Randi Starrfelt

Center for Visual Cognition,
Department of Psychology,
University of Copenhagen,
Denmark

 

 

 

 

 

 

New article just accepted for publication in Brain & Language

HOW LOW CAN YOU GO:  SPATIAL FREQUENCY SENSITIVITY IN A PATIENT WITH PURE ALEXIA.

Randi Starrfelt1*, Simon Nielsen1,2, Thomas Habekost,1 and Tobias S. Andersen2

1 Center for Visual Cognition, Department of Psychology, University of Copenhagen, Denmark;    2Department of Informatics and Mathematical Modeling, Technical University of Denmark, Copenhagen, Denmark

 Abstract

Pure alexia is a selective deficit in reading, following lesions to the posterior left hemisphere. Writing and other language functions remain intact in these patients. Whether pure alexia is caused by a primary problem in visual perception is highly debated. A recent hypothesis suggests that a low level deficit - reduced sensitivity to particular spatial frequencies is the underlying cause. We tested this hypothesis in a pure alexic patient (LK), using a sensitive psychophysical paradigm to examine her performance with simple patterns of different spatial frequency. We find that both in a detection and a classification task, LKs contrast sensitivity is comparable to normal controls for all spatial frequencies. Thus, reduced spatial frequency sensitivity does not constitute a general explanation for pure alexia, suggesting that the core deficit in this disorder is at a higher level in the visual processing stream.

 

Other selected references

Starrfelt, R. & Behrmann, M. (2011). Number reading in pure alexia-A review. Neuropsychologia, 49, 2283-2298.
Notes: It is commonly assumed that number reading can be intact in patients with pure alexia, and that this dissociation between letter/word recognition and number reading strongly constrains theories of visual word processing. A truly selective deficit in letter/word processing would strongly support the hypothesis that there is a specialized system or area dedicated to the processing of written words. To date, however, there has not been a systematic review of studies investigating number reading in pure alexia and so the status of this assumed dissociation is unclear. We review the literature on pure alexia from 1892 to 2010, and find no well-documented classical dissociation between intact number reading and impaired letter identification in a patient with pure alexia. A few studies report strong dissociations, with number reading less impaired than letter reading, but when we apply rigorous statistical criteria to evaluate these dissociations, the difference in performance across domains is not statistically significant. There is a trend in many cases of pure alexia, however, for number reading to be less affected than letter identification and word reading. We shed new light on this asymmetry by showing that, under conditions of brief exposure, normal participants are also better at identifying digits than letters. We suggest that the difference observed in some pure alexic patients may possibly reflect an amplification of this normal difference in the processing of letters and digits, and we relate this asymmetry to intrinsic differences between the two types of symbols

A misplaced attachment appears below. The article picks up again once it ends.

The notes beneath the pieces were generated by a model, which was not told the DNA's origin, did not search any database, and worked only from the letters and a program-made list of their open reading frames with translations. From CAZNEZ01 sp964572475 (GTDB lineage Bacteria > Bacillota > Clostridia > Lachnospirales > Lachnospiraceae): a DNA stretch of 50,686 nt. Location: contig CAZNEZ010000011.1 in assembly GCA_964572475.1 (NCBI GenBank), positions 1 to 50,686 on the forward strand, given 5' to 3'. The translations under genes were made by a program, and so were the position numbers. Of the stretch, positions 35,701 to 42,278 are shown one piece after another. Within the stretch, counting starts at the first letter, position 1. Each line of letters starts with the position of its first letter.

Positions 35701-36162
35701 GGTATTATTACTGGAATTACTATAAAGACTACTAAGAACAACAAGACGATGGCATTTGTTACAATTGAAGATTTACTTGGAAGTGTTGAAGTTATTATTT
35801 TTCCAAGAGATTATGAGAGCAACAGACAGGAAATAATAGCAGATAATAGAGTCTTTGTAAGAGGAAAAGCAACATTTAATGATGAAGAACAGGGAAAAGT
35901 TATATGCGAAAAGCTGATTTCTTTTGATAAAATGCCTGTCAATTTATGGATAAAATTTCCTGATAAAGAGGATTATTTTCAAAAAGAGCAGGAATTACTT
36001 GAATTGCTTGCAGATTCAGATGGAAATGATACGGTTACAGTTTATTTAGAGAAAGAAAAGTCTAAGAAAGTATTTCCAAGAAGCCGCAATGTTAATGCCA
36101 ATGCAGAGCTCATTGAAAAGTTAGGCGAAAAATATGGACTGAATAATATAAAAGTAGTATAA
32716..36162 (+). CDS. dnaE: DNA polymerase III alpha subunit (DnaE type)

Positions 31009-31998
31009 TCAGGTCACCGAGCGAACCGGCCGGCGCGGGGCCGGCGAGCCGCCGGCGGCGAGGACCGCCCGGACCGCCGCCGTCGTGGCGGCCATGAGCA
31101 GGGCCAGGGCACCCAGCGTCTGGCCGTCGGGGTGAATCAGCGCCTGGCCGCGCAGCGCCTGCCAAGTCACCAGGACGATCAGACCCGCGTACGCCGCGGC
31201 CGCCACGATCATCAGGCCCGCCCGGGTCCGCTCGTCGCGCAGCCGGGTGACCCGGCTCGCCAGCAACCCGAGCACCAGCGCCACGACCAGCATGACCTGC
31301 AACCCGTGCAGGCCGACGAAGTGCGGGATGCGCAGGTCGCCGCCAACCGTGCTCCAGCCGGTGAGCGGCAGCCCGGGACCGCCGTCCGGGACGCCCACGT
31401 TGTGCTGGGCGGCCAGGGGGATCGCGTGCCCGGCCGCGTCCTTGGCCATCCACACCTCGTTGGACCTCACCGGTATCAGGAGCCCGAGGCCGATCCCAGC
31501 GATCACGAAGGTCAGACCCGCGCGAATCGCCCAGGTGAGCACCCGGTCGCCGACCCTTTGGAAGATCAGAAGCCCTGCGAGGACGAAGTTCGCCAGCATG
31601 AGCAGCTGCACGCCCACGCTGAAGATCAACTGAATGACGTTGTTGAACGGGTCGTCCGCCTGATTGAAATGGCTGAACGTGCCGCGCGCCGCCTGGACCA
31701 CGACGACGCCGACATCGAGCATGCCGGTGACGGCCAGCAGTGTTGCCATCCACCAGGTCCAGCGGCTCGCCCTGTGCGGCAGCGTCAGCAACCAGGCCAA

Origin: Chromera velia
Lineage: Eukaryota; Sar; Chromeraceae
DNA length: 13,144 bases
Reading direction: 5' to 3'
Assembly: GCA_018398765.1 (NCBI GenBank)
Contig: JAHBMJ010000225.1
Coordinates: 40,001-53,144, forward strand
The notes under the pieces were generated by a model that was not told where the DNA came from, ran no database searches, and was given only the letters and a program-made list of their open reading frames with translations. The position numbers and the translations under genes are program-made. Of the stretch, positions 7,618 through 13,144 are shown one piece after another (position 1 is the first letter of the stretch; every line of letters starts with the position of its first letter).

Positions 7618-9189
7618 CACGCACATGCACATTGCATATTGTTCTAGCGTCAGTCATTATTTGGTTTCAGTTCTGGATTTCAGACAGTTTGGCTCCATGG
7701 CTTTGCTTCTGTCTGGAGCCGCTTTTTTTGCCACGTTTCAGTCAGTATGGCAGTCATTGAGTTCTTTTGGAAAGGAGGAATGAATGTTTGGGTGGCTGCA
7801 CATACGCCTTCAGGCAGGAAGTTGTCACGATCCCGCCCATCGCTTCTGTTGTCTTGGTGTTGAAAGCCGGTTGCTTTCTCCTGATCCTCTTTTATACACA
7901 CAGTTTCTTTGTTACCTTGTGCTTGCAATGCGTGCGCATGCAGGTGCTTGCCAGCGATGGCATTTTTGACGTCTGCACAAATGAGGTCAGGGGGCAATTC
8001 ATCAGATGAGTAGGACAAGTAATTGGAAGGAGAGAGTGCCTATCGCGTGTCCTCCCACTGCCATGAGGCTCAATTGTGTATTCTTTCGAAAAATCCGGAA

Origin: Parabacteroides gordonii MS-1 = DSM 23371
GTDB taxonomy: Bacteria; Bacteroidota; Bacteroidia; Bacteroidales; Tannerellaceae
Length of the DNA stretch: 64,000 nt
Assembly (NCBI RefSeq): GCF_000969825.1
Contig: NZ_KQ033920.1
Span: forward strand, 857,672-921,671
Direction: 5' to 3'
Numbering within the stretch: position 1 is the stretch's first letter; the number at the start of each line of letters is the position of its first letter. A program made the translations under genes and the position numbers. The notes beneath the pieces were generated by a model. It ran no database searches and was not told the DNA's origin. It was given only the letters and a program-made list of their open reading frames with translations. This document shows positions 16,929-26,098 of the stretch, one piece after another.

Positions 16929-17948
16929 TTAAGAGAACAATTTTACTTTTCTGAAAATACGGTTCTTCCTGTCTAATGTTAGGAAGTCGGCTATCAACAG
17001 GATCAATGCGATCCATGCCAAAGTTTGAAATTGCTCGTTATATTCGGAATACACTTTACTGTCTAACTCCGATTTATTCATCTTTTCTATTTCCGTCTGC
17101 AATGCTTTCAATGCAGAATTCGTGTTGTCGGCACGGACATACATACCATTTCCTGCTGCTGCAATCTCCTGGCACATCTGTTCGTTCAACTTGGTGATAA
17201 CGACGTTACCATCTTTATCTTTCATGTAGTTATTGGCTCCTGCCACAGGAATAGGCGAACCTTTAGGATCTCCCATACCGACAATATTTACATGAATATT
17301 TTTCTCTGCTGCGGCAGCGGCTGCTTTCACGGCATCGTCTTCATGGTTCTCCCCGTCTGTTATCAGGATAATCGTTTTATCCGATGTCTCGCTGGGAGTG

Center for Visual Cognition, Department of Psychology, Copenhagen University, O. Farimagsgade 2A, DK-1353 Copenhagen K, Denmark

Starrfelt, R., Habekost, T., & Gerlach, C. (2010). Visual processing in pure alexia: a case study. Cortex, 46, 242-255.
Notes: Whether pure alexia is a selective disorder that affects reading only, or if it reflects a more general visual disturbance, is highly debated. We have investigated the selectivity of visual deficits in a pure alexic patient (NN) using a combination of psychophysical measures, mathematical modelling and more standard experimental paradigms. NN's naming and categorization of line drawings were normal with regards to both errors and reaction times (RTs). Psychophysical experiments revealed that NN's recognition of single letters at fixation was clearly impaired, and recognition of single digits was also affected. His visual apprehension span was markedly reduced for letters and digits. His reduced visual processing capacity was also evident when reporting letters from words. In an object decision task with fragmented pictures, NN's performance was abnormal. Thus, even in a pure alexic patient with intact recognition of line drawings, we find evidence of a general visual deficit not selective to letters or words. This finding is important because it raises the possibility that other pure alexics might have similar non-selective impairments when tested thoroughly. We argue that the general visual deficit in NN can be accounted for in terms of inefficient build-up of sensory representations, and that this low level deficit can explain the pattern of spared and impaired abilities in this patient
Department of Psychology, Center for Visual Cognition, University of Copenhagen, Denmark. randi.starrfelt@psy.ku.dk

Starrfelt, R. (2009). Aleksi. In A.Gade, C. Gerlach, R. Starrfelt, & P. M. Pedersen (Eds.), Klinisk neuropsykologi ( pp. 45-53). Copenhagen: Frydenlund.

Starrfelt, R., Habekost, T., & Leff, A. P. (2009). Too little, too late: reduced visual span and speed characterize pure alexia. Cerebral Cortex, 19, 2880-2890.